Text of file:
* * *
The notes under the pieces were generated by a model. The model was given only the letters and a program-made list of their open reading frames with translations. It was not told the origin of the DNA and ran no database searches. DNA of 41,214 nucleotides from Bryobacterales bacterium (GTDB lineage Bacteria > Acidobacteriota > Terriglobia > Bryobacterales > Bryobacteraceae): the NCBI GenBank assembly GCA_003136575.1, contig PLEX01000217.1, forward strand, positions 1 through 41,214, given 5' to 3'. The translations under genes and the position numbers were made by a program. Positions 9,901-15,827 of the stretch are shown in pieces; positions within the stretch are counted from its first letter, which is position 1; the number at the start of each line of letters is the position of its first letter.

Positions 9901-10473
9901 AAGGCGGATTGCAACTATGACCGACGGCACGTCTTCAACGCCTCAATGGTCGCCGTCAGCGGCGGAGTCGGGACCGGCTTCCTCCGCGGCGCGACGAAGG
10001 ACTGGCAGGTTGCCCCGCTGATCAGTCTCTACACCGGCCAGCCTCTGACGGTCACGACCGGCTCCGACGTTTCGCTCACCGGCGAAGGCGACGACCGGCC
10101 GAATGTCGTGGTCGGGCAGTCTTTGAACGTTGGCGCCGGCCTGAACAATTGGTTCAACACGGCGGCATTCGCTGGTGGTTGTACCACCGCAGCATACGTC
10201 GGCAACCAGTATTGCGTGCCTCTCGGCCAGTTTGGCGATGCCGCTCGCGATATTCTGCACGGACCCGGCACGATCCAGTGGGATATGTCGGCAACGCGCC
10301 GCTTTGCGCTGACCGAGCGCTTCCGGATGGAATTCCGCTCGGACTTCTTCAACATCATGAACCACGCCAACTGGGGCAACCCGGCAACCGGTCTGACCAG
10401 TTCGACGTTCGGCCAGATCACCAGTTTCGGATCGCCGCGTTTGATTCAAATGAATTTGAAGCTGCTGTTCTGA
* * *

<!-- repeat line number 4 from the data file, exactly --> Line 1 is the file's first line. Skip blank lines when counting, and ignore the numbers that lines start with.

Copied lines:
10001 ACTGGCAGGTTGCCCCGCTGATCAGTCTCTACACCGGCCAGCCTCTGACGGTCACGACCGGCTCCGACGTTTCGCTCACCGGCGAAGGCGACGACCGGCC